It’s been about six months (wow!) since we’ve looked at the cutesy point and click bear noir game Bear With Me. I largely enjoyed the first episode, few misgivings aside and I appreciated its aesthetic and conceptual direction. And while I wasn’t necessarily enthralled by Amber and Ted’s adventures to the point where I can’t wait and see what happens, I’m definitely curious to see more of the creativity that Bear With Me has to offer. So if you’ll excuse me, I’ve got a game to play.
Bear With Me, Again
Bear With Me: Windows PC [Reviewed], Mac OS X, Linux
Developer: Exordium Games
Publisher: Exordium Games
Release Date: 15 February 2016
Price: 4.99€ [Disclosure: Game Copy Provided by Publisher]
The second episode of Bear With Me picks up right where the first one left off, with Amber and Ted entering Paper City in search of Amber’s brother Flint and trying to solve the mystery of the Red Man that has been terrorising the populace. A lot of things that confused me about the previous installment solidify somewhat during this one.
Firstly, with leaving Amber’s house and the makeshift locations consisting of broom closets and pillow forts, Bear With Me finally comes into its own as a proper urban noir story as the setting shifts to crime scenes, harbours, diners and casinos. The plot thickens with the involvement of some key players in Paper city such as Mayor Mills and the gangster/casino owner Mr King who on top of being a shark gave me the chills every time he spoke.
As Ted and Amber get closer to finding the elusive Red Man, hints about his identity (or symbolism) start to be woven into the plot and while I have my own theories about it, I’ll keep a lid on it for the time being. Suffice to say that Red’s destruction is seen as inevitable by many of the characters and that he has ties to Amber that are more complicated than we originally thought. Episode two plays well into the noir tropes of political corruption and the criminal underworld, much more so than the opening chapter. I’m genuinely curious what comes next since we’re also given a map of Paper city and we only visit a handful of locations this time around.
While I never got stuck for a long time in Bear With Me’s second installment as in the first one (it’s mercifully short on red herrings), the puzzle design still leaves some room for improvement. A few examples are the classic “fish something out of a grate” that refuses to let you proceed before you dismantle a fishing rod. This is only compounded by some questionable design choices such as not letting you examine items in your inventory (I had forgotten what the pamphlet I picked up was) and little to no hint when items can be combined, further made worse by the fact that combinations can only be made in a certain order when more than two items need to be used.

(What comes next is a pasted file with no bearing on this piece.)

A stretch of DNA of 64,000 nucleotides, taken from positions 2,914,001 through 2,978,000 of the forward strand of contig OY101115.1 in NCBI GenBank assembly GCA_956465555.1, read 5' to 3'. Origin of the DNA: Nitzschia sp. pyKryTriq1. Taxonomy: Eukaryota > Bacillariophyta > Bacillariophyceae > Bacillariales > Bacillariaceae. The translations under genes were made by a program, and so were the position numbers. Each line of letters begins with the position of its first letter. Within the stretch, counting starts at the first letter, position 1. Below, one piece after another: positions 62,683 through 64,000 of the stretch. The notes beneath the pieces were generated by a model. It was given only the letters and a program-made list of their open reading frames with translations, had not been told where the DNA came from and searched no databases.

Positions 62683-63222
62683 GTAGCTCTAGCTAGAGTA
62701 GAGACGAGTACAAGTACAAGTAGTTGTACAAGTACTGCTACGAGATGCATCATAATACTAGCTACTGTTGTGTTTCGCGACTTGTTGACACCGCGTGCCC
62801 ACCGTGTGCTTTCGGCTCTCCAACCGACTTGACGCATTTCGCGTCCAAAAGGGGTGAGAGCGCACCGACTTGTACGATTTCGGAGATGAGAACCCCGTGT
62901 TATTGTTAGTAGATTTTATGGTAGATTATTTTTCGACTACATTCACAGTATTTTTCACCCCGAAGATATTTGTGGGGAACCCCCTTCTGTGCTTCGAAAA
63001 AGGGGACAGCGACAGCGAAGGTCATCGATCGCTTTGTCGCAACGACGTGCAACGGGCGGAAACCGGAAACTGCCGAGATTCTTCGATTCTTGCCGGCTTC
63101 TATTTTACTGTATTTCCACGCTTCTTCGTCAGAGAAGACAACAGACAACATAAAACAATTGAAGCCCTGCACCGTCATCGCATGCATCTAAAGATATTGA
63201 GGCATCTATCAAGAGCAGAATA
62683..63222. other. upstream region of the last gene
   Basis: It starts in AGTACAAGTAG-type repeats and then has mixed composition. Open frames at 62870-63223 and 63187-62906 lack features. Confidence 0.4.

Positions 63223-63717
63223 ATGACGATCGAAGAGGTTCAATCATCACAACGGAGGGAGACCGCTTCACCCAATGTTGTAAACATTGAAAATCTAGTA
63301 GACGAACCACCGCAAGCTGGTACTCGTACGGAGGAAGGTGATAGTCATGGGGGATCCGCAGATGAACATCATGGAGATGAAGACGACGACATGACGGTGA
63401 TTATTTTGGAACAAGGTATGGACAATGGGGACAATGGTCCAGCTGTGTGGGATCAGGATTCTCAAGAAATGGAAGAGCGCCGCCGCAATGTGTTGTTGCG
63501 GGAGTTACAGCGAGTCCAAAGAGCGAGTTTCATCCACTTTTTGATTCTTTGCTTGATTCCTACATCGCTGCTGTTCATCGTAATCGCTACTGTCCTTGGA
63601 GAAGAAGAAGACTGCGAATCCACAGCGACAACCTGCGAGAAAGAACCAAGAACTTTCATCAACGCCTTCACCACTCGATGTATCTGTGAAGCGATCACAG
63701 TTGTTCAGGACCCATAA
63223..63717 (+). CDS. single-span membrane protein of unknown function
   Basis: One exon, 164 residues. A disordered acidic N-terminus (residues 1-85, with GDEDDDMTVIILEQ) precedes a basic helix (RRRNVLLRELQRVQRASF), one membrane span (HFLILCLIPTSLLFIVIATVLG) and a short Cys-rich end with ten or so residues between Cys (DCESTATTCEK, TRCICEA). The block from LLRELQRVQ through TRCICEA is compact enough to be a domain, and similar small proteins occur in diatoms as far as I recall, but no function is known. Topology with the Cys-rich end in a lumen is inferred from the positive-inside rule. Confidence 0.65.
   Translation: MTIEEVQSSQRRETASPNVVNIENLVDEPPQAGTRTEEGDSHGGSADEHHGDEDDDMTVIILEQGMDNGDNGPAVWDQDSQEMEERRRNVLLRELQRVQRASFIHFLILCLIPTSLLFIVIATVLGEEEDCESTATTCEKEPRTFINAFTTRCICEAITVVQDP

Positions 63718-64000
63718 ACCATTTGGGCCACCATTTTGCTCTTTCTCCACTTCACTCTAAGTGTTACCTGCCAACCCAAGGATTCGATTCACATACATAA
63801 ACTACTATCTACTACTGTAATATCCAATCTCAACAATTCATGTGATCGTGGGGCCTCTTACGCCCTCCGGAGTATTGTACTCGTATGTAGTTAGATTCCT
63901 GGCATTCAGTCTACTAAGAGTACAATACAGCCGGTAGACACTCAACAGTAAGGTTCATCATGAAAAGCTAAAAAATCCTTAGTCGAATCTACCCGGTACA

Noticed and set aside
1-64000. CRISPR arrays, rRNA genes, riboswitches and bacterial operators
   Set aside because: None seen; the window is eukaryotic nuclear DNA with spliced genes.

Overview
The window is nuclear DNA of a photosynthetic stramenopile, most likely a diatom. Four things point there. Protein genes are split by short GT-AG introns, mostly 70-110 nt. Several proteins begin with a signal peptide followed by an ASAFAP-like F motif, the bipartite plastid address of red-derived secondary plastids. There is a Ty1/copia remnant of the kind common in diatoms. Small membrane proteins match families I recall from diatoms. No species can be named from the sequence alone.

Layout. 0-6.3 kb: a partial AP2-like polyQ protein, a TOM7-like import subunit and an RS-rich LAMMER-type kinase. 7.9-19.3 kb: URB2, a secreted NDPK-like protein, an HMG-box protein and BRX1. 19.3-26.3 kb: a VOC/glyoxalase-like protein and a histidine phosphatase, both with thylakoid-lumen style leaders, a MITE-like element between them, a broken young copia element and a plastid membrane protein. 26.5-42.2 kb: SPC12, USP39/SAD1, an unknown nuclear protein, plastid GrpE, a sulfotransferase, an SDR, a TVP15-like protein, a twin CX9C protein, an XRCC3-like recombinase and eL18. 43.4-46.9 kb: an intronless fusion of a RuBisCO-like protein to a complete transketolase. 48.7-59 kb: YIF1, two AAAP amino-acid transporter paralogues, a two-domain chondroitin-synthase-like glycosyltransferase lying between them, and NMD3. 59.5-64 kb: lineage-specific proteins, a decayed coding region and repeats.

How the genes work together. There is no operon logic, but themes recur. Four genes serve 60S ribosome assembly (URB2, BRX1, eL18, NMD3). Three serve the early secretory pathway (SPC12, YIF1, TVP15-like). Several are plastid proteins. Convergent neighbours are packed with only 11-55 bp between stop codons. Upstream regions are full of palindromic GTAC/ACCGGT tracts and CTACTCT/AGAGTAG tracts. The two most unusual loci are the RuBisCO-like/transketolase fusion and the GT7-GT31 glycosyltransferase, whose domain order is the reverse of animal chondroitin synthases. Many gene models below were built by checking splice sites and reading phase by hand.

Some interactive items could do with being a touch better signalled, without having to resort to “pixel hunting”. One last complaint I have regarding the puzzle design is that at one point I was shown a full-screen puzzle with a handful of switches and buttons and all I needed to do for it was find two items and slot them in.
On the story side, Bear With Me holds on to its love of puns, fourth-wall-breaking jokes and pop culture references, and while they’re still in excess of my tolerance, they are at least tempered with a degree of self-awareness this time. In fact, while some of the conversations do tend to drag on, they’re always energetic and well-executed in part due to the writing and in part thanks to the seasoned voice actors lending their craft to the cast.
The style is much more cohesive this time, due to the shift to the urban setting mentioned before, but there are some minor slip-ups, such as an indoor room that show rain effects. The music is absent for most of the game, only showing up where the ambient or situation absolutely requires it. On the plus side, the loading times, (which I took issue with previously) are greatly improved in episode two.
While it could still use some improvements with its puzzle design, Bear With Me episode 2 improves upon the previous installment in almost every way and had me much more invested in its story and characters. As previously mentioned, the story really comes into its own with the shift to an urban environment. It’s a shame that the episodes only come out every few months, though I hope the next one doesn’t take half a year. Overall, it’s a solid entry to an increasingly interesting series.